Forgotten in its old age

by Aditya

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10

To get the "blown out" white background you have to overexpose the background. You have no choice, in order to over expose the background you need a very powerful light aimed at the background. If you have two flashes place one of them behind or to the side of the subject aimed directly at the background behind the subject (unmodified, without an ...


10

Any of them are going to work fine for a home studio, presuming you have the space to set things up. Some things to consider, however, are: Stands to hold the backdrop. It may seem a little obvious, but if you want to have flexibility in your use of backdrops, at least a basic stand is going to be something to get. Reuse of the backdrop(s). Fancier ones, ...


10

A few random thoughts, from which you can draw conclusions: seamless paper is cheaper but it's an ongoing expense, the cloth would be a one-time purchase the cloth backdrop requires being kept clean easier to pull the seamless out a long way and run it curving down onto the floor and under your subject for, um, more seamless look, especially with a white ...


10

If the crossbar is fixed and won't rotate (e.g. it has a pin though it), using an A-clamp to secure the paper to it will often work. If the crossbar can rotate (or the A-clamp doesn't have enough grip or surface area to keep from turning itself) set the clamp so the handles brace against the upright support (or around the knob on a C-Stand). Make sure to ...


9

Addressing your surfaces question, I tried a couple things before I read somewhere (I forget now) to buy some 3'x4' poster board from a craft store and paint them several colors you like then use them as surfaces and backdrops for you photos. Most of the later photos I shot here were done using my poster boards. There are some even more adventurous ...


7

Just to add to what Nlr was written: You have no choice, in order to over expose the background you need a very powerful light aimed at the background. Instead of "very powerful", what should actually be said: two stops brighter than the exposure of your subject. So for a given ISO and shutter speed, and (say) f/5.6 for the subject of your photo, you ...


6

My first suggestion would be to crop tighter. Don't include both the frosted glass table and the cutting board; include only the cutting board. I, personally, would shoot a lot on a wooden cutting board. I like the warmth and it seems like a great connection to the kitchen without showing a cluttered countertop or other prep area, for example. I see you've ...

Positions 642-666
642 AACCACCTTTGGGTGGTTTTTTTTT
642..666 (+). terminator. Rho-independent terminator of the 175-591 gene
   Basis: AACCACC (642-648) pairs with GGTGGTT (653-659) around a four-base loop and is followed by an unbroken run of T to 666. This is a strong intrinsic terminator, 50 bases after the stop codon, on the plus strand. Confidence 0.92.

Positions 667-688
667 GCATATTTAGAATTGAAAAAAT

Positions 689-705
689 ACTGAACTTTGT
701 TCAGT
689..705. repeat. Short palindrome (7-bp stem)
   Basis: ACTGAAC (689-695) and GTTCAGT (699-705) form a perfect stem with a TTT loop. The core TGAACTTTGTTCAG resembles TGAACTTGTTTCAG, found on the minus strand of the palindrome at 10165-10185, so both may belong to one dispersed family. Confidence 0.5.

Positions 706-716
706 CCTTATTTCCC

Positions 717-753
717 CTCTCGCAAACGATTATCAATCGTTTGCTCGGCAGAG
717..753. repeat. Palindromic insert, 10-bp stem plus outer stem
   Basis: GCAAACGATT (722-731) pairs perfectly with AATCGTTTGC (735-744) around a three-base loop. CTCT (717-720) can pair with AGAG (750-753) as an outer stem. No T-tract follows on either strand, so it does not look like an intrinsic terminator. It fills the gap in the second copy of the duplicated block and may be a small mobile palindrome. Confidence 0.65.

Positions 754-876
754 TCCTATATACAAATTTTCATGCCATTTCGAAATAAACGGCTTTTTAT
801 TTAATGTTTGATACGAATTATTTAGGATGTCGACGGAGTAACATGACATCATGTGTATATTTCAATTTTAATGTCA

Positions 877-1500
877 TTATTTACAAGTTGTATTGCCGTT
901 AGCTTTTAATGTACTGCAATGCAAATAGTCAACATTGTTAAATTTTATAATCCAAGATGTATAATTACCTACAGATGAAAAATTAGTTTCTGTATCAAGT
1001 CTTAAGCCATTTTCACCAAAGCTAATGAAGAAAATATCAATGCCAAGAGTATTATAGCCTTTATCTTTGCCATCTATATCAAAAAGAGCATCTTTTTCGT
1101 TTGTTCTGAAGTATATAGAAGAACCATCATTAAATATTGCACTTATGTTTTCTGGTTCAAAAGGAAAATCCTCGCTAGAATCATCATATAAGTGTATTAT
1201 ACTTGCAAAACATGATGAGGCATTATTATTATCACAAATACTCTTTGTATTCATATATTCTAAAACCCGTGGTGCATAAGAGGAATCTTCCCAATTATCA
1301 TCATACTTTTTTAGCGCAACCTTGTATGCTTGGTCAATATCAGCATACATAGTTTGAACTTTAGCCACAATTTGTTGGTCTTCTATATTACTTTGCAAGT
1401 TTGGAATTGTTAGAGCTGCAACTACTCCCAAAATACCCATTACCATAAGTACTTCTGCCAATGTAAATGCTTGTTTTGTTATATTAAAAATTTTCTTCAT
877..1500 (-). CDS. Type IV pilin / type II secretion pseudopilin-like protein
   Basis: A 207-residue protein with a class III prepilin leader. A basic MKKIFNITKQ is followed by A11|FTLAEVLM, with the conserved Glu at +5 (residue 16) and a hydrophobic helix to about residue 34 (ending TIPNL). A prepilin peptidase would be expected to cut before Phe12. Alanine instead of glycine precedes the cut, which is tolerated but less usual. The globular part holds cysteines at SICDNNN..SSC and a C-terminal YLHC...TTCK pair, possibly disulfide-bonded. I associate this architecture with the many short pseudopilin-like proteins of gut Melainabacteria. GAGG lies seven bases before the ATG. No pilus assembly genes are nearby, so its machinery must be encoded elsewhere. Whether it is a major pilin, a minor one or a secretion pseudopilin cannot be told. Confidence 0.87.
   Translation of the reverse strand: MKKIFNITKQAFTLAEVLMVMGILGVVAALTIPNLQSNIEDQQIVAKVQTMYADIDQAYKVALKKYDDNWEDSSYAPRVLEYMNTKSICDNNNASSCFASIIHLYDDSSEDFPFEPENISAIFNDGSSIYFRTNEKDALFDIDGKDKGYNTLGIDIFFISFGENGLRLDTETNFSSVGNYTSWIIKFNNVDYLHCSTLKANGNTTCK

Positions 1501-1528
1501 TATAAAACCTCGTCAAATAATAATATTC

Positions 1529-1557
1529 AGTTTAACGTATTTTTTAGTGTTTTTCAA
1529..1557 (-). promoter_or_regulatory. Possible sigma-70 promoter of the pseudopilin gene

6

I've done a lot of this work in the past and tried enough different methods to be sure that there is no quick way to do it that gives good results. You can have either quick or good, but not both together. I'd love to be proven wrong on this as I imagine I'll have to do a lot more of this work in future. Here are the three main methods I use: Manually ...


6

If you want just one background I'm going to suggest white seamless paper because it's the most versatile, some examples: Point a flash at the background directly behind you subject and it becomes pure white (and easy to mask in Photoshop) Put a soft light source very close the the subject and the background becomes black (or play with the subject-light ...


6

Conservation of old materials is a specialist area, if in doubt do nothing. Your local museum might be able to advise. At a guess: keep out of bright sunlight, control humidity, don't fold (perhaps don't even roll up). Remember Hippocrates: first do no harm.


5

As @Elendi commented, this sort of thing isn't that common. What we do see a lot where someone wants to place a portrait photo in a landscape frame is associating it with a comment, a piece of poetry, some background etc. The most common seems to be having text to one side of the photo, either left or right, but I have on occasion seen text placed on both ...


5